Radio Moscows communiqué about the Judica Cordiglia brothers.
April 7, 1965
This is Radio Moscow,
In March of the present year the Milan daily “Corriere della Sera” published an article about “soviet cosmonauts who perished in space”.
Comunicato di Radio Mosca sui fratelli Judica Cordiglia
7 aprile 1965
Qui e’ Radio Mosca
Nel marzo di quest’anno il quotidiano milanese “Corriere della sera” ha pubblicato un articolo su “I cosmonauti sovietici periti nel cosmo”.
Note: Reference is made throughout the interview to the April 1965 Readers Digest article by J.D. Ratcliff that can be found elsewhere in this website.
G.A. Dear Gian, thank you for kindly agreeing to this interview. As you know, we have recently published in the “Lost Cosmonauts” website a reprint of the artcle “Italys Amazing Amateur Space Watchers” that originally appeared in the April,1965 issue of the Readers Digest. This article opened with the rather startling and controversial statement that a dead cosmonaut may be traveling through space. Now, thirty-odd years later, such stories are almost universally dismissed as “space folklore”. But you actually had some corroborating data for this event. What was the reason for Mr Ratcliffs statement?
GJC The statement is related to the signals that were received on November 28, 1960. On that occasion we received the words “SOS to the whole world”, in Morse code. We confirmed the presence of the Doppler effect in amounts very similar to what we later detected during reception of signals from such moon probes as the Luniks.
Tracking measurements showed the vehicles elevation to be in an almost stationary position in the sky: clearly the signal was not coming from an orbiting satellite, but rather from something that was moving away from the Earth. The signal was very weak; the Morse code message, which may have been a recording, was heard by several witnesses.
We developed a theory that perhaps at the time of re-entry to Earth, the retro-rockets, which are normally activated after the capsule has made a half revolution along its vertical axis, may have ignited improperly. We surmised that the capsule may not have executed the attitude reversal at the time of retro-rocket ignition, gaining speed in the process. Starting at a speed of about 8Km/sec, the spacecraft may have been pushed into a higher orbit, even reaching sufficient velocity to escape the Earths gravitational pull. If my recollection is accurate, the escape velocity required to reach the Moon is about 11.2Km/sec.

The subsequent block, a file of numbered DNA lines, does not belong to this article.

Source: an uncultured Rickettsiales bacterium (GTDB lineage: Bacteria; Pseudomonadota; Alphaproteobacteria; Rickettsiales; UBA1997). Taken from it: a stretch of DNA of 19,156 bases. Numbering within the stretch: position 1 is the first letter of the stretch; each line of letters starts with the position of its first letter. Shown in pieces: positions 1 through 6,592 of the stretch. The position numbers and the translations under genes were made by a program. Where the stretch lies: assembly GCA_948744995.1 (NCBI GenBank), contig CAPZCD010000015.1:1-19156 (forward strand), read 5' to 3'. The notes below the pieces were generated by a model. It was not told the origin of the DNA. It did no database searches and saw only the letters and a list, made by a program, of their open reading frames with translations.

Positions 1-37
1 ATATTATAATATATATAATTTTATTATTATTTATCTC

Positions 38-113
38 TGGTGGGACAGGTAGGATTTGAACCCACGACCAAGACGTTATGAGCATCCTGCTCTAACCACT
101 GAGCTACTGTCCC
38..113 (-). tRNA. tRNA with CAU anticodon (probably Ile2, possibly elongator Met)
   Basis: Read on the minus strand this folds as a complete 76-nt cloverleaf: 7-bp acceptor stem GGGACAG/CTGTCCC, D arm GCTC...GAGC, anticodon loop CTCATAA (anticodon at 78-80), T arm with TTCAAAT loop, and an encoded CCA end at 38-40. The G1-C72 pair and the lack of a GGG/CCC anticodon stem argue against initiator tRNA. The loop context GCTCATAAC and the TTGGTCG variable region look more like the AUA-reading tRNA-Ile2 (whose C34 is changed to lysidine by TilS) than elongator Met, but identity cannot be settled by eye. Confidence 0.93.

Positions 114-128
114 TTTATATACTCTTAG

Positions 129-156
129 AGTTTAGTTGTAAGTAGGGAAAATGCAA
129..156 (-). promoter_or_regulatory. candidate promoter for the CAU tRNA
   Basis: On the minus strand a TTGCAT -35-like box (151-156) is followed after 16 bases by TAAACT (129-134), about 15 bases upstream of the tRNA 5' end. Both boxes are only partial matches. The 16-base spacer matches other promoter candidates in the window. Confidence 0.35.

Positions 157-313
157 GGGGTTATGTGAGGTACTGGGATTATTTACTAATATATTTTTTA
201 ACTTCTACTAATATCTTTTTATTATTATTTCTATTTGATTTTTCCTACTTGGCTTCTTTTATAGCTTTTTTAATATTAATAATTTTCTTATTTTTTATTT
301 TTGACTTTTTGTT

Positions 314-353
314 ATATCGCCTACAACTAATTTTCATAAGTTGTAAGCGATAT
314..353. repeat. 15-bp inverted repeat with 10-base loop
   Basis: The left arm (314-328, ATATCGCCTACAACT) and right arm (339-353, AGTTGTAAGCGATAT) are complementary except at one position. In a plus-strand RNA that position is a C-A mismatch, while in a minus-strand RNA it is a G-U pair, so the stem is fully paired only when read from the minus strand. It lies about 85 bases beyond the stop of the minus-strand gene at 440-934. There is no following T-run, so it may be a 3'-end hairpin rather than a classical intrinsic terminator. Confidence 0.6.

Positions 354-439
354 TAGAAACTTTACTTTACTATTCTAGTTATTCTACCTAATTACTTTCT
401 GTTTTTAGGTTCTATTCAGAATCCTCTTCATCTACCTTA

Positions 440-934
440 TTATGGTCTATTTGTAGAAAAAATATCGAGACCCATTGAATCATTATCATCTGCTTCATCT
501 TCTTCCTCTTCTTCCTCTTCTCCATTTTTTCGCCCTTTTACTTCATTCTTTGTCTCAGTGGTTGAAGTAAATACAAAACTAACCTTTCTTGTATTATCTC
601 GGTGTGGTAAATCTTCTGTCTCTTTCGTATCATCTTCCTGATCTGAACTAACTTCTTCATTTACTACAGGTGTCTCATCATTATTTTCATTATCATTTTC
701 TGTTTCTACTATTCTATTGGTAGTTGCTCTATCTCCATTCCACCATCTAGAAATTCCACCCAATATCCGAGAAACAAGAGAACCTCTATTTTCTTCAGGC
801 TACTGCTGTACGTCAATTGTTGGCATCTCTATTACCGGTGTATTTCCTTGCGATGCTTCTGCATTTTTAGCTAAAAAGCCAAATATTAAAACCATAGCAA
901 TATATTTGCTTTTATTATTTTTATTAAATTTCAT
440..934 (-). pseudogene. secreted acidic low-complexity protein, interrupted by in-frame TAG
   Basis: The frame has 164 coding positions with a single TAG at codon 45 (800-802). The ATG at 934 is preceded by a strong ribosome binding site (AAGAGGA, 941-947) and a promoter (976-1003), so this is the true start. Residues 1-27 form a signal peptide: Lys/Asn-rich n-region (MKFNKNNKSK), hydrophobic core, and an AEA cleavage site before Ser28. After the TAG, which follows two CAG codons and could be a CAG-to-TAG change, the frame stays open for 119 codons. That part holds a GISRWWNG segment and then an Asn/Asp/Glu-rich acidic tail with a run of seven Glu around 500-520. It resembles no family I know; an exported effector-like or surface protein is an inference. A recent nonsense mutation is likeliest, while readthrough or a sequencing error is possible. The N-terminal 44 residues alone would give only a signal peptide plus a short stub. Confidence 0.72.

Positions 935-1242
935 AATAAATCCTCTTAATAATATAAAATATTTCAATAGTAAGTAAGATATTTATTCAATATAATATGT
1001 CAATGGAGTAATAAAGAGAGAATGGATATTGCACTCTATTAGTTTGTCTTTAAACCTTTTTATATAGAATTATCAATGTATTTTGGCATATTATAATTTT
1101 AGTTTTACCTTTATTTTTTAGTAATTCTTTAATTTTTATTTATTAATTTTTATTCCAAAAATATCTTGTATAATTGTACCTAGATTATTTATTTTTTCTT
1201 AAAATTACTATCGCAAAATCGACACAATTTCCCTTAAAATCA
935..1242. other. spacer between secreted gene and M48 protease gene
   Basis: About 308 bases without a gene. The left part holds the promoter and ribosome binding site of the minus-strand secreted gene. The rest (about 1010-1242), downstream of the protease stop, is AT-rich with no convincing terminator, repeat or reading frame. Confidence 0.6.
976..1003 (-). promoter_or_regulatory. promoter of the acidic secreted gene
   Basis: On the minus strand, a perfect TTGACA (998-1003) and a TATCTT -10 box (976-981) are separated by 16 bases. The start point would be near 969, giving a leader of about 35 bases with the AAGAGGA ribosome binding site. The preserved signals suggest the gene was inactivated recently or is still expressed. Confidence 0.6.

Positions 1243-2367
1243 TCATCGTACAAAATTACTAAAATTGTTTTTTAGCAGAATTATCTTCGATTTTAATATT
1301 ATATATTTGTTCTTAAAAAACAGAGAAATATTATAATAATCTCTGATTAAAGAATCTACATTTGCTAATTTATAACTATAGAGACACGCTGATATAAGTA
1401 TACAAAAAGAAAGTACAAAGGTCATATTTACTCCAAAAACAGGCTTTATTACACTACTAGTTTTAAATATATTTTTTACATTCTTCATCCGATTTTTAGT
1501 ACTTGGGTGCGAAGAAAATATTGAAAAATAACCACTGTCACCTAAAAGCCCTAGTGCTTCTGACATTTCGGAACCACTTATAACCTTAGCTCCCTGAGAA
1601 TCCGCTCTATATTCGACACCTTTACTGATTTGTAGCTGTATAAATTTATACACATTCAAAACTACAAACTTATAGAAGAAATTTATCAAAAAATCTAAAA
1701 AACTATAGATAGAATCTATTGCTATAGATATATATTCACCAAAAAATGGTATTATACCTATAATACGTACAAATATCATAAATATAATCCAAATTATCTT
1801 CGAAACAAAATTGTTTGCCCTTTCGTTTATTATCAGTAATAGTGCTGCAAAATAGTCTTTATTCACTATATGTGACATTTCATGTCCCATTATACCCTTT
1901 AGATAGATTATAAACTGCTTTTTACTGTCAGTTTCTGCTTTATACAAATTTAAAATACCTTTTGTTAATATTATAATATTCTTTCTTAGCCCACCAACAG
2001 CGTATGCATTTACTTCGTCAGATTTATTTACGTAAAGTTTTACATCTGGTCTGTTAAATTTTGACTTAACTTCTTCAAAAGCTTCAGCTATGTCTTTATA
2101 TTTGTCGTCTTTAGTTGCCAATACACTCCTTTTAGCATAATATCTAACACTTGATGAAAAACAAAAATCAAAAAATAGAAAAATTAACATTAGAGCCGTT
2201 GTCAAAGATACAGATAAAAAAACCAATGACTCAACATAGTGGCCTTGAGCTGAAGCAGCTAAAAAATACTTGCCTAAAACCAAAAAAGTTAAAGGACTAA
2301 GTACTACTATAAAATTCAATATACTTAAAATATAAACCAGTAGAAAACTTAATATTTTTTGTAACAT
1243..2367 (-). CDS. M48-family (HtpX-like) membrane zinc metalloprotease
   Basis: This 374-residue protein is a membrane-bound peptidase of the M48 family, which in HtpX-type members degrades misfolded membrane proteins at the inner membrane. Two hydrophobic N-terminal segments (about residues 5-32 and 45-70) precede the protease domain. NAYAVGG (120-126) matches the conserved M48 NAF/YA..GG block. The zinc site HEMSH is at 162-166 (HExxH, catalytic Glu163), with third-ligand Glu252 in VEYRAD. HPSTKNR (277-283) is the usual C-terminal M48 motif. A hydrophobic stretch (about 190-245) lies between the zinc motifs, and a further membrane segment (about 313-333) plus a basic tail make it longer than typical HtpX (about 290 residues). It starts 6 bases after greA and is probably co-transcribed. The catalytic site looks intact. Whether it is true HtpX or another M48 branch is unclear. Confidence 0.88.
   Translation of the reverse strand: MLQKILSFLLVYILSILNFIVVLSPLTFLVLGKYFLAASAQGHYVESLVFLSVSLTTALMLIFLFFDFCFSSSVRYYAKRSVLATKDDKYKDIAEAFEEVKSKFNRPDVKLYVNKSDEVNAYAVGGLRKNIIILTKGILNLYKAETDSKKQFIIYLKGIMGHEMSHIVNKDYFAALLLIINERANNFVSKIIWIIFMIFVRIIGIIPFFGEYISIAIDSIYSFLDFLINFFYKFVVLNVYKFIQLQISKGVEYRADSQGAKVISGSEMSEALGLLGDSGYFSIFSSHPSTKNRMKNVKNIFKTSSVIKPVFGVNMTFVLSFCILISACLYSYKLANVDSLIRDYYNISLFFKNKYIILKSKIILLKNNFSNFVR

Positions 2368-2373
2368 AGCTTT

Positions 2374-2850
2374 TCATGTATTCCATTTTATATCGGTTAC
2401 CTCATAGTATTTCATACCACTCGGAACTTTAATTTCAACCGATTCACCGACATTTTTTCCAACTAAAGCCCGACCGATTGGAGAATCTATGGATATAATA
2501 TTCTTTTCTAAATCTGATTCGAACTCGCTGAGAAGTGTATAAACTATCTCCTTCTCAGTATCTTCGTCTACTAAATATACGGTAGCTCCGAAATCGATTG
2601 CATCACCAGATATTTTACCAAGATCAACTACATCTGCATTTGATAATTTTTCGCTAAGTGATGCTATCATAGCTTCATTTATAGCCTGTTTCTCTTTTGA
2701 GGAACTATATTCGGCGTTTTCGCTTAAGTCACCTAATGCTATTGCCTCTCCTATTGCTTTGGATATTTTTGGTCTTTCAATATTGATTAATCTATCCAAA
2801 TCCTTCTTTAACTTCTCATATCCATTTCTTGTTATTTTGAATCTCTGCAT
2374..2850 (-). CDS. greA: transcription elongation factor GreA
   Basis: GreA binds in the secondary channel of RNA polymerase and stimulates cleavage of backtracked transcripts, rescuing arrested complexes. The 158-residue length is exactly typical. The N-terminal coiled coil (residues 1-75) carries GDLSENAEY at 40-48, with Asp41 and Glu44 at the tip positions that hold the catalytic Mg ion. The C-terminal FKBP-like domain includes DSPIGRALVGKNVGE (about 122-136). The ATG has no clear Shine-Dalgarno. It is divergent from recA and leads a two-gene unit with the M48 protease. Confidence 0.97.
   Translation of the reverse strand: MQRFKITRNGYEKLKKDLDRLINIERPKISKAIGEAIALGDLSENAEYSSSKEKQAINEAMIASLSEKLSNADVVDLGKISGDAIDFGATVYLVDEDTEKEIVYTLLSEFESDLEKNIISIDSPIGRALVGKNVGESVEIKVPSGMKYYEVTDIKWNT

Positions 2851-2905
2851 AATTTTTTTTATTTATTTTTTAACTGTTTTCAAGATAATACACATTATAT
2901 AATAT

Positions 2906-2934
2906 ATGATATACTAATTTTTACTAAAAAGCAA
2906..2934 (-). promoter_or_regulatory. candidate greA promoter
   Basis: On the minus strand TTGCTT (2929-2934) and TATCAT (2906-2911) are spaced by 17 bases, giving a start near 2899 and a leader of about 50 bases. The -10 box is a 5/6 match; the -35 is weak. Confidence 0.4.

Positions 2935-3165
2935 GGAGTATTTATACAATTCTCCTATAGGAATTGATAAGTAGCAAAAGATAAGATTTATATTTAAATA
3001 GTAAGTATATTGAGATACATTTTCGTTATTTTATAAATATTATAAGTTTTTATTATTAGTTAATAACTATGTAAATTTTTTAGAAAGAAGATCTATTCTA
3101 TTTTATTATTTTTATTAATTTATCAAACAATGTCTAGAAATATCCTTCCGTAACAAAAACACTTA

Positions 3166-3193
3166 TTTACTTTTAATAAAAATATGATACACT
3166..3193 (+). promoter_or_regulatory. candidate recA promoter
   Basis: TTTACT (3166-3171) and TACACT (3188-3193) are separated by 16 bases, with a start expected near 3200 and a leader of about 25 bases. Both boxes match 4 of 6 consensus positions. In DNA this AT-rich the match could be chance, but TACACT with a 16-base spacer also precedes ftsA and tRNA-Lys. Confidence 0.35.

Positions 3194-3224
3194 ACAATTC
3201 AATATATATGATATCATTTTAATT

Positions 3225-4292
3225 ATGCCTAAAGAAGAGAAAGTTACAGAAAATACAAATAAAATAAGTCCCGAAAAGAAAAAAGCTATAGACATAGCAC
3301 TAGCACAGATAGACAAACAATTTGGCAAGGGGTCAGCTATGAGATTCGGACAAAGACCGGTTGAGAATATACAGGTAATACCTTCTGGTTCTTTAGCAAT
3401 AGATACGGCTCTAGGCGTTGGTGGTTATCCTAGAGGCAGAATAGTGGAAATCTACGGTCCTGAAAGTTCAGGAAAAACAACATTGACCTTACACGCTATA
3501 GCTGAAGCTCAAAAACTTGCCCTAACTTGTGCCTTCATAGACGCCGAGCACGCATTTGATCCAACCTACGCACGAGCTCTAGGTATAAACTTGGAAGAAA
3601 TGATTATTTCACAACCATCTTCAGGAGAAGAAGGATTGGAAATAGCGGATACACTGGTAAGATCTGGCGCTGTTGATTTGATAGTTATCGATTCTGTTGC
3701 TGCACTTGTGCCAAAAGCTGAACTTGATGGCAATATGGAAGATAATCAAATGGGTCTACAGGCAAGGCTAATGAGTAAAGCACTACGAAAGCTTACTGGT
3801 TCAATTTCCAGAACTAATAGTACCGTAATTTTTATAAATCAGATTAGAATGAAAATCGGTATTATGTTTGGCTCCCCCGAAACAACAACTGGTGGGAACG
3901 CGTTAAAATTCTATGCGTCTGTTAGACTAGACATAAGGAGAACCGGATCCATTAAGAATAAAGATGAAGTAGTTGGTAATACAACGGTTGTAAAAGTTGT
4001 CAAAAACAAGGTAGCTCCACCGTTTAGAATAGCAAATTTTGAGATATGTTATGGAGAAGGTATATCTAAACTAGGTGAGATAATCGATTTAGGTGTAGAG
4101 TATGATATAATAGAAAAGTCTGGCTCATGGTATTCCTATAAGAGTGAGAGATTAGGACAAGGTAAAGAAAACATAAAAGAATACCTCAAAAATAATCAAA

The Morse code message was broadcast in English. We believed it was a desperate plea for help, addressed perhaps to the Americans. After a while, the signals stopped. I remember that on December 2, the soviet authorities announced the launch of Sputnik VI and almost immediately announced that it had been lost.
G.A. One of the key elements of Torre Bert and a reason for your remarkable radio intercepts was the 40-foot antenna that you and your brother designed and built. Tell us more about it.
GJC I have a picture of the antenna. (click here to see image) We were having difficulty receiving signals on 108MHz, 137MHz, 145.800MHz and 405MHz using dipole arrays. The signals were too weak. We designed an antenna based on our experience and we actually built it ourselves in the courtyard next to a machine shop (we had to disassemble the whole thing again to get it out of the courtyard!!!).